Without collaboration, racism will never be eradicated from football

(Photo by Carl Recine – Pool/Getty Images)

In 2021, racism remains rife in football.

Even in this day and age, the beautiful game is not without the disgusting stain of racial discrimination. This season alone, there have been incidents in the Premier League, Swiss Super League, La Liga, Ligue 1, the Champions League, the Europa League: the list could go on.

The issue of racism in football is nothing new, proving to be much worse in the past. But just because it has ‘improved’, that does not mean that it does not still persist. It is just as prevalent, common and devastating as it was 50 years ago.

As a football fan, it is infuriating. As a person of colour, it is painful.

(Julian Finney/Getty Images)

In the last year alone, we have seen so much progress. The murder of George Floyd led to the Premier League preceding all matches by taking the knee, a powerful statement which continues to this day. Shirts adorn a ‘No Room for Racism’ patch, with more awareness than ever raised within the game through the Black Lives Matter movement.

Yet players are still racially abused.

Trent Alexander-Arnold, Callum Robinson, Mouctar Diakhaby, Aldo Kalulu. All of them received racist abuse in the last week, all because of a game. A simple game.

It feels as if, for every encouraging step we take forward in forcing racism out of the game, we take three steps backwards. Not a week goes by now without players receiving racist comments on social media, or even on the pitch from opposing players.

(Photo by Clive Brunskill/Getty Images)

There is no change without action, and fortunately for football, action is being taken.

Clubs are taking a strong stance, sending out firm no-tolerance statements. Whether it be Chelsea’s ‘No to Hate’ programme, Manchester United’s ‘SEE RED’ campaign or Rangers and Swansea City’s social media boycotts, these clubs are setting an example to the rest, showing the power they can have as football institutions to fight racism.

So much encouraging work is being done, and we seem closer to kicking racism out of the game than ever before. But it is not enough.

“In a racist society, it is not enough to be non-racist, we must be antiracist.”

Angela Davis

The key to eradicating racism is action on a grand scale- collaborative action from everyone involved in the game. Clubs, players, authorities and media outlets alike must all join together for a common goal: kicking racism out of the sport for good.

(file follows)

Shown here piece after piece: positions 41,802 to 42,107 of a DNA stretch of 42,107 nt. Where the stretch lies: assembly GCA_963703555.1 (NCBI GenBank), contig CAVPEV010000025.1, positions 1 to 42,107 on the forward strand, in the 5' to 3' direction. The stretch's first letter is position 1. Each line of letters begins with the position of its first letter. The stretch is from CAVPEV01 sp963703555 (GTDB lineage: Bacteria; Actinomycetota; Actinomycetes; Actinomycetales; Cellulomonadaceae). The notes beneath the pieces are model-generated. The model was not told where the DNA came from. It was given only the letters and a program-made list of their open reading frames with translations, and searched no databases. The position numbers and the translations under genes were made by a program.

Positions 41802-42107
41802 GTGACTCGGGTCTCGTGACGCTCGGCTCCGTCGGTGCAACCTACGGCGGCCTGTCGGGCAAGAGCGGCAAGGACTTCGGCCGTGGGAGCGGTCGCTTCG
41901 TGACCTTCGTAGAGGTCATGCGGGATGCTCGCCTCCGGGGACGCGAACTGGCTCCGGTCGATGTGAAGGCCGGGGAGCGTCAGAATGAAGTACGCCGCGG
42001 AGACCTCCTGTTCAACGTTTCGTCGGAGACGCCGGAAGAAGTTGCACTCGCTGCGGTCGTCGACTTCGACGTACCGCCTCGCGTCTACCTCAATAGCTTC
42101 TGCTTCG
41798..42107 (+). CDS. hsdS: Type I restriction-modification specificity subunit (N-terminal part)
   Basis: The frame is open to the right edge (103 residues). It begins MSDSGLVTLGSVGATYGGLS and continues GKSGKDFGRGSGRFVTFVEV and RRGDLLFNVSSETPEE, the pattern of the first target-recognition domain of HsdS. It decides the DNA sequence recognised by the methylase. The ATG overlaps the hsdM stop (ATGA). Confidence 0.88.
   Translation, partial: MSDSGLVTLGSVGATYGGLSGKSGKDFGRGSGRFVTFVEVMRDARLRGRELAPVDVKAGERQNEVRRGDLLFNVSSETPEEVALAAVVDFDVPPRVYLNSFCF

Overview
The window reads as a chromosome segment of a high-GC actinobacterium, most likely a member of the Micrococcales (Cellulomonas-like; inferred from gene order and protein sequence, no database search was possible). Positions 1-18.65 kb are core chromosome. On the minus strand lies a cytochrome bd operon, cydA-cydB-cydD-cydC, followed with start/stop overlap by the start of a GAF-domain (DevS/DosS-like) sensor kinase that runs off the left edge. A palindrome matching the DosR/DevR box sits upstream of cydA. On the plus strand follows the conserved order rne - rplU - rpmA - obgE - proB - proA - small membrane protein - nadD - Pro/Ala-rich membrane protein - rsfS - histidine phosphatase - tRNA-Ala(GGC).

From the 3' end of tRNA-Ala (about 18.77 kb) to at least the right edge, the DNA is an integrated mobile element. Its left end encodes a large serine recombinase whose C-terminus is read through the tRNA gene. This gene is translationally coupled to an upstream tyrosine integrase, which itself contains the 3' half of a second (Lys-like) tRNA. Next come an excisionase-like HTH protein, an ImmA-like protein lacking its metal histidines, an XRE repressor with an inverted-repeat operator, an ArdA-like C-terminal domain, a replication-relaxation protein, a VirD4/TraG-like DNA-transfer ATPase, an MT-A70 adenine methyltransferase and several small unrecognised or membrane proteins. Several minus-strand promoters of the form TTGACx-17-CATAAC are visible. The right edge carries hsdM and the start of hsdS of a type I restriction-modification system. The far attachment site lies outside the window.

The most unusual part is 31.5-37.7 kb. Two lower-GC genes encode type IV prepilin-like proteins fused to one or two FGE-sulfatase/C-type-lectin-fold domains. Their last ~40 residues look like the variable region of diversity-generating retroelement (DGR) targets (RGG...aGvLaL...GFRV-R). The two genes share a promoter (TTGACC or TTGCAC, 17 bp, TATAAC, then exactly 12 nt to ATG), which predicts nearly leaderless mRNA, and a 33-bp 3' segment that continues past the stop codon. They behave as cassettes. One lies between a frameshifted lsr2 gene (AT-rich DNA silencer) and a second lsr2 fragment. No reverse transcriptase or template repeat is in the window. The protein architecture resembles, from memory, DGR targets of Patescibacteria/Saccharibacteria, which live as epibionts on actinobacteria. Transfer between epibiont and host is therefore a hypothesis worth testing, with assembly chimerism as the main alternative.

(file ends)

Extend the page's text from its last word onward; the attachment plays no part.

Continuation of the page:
That may seem like what is currently going on, but is it really everyone? Many clubs are noticeably playing their part, alongside news organisations like Sky Sports promoting their anti-discrimination campaign.

But in an issue so poignant, the silence of the few is more deafening than the noise.

(Catherine Ivill/Getty Images)

Football is the sporting microcosm of society, and its battle with racism is a shared societal one. The sport has come together time after time to fight for imperative issues, supporting each other and binding together in times of need. After all, why do we so affectionately call it the beautiful game?

Yet, there are still many in the football industry not fighting the fight. They either do nothing or, worst of all, performative action. That is not good enough. That will never change anything, not today nor tomorrow. Action taken has to be meaningful, impactful and significant, something that will actually leave a mark on the game.

Racism can be eliminated from football – and one day society – but everyone has a part to play. Regardless of skin colour, religion, ethnicity, sexuality or gender, this is a poison affecting us all. We must all be striving to be anti-racist, promoting equality and condemning discrimination in every form.

Collaboration must happen on all levels: from the pitch to the boardroom to the stands to the studio. We must think together, work together and act together, regardless of any borders which may divide us.

(Photo by NICK POTTS/POOL/AFP via Getty Images)

There must be more accountability and criminalisation involved, bringing abusers to justice and supporting victims more than ever. After all, we are all just humans, and integrating punishment, education and support is vital.

It is possible, and one can hope to live to a day where racism does not exist anymore. One day, we may see a pure version of football, without racism or discrimination or hate. Just the beautiful game in its most beautiful form.

The battle ensues, the fight continues, but if we all work together, we can live up to our shared goal: to kick racism out of football.

(Photo by Mike Hewitt/Getty Images)

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Read my football articles here

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Interview: Speaking to Paul Canoville


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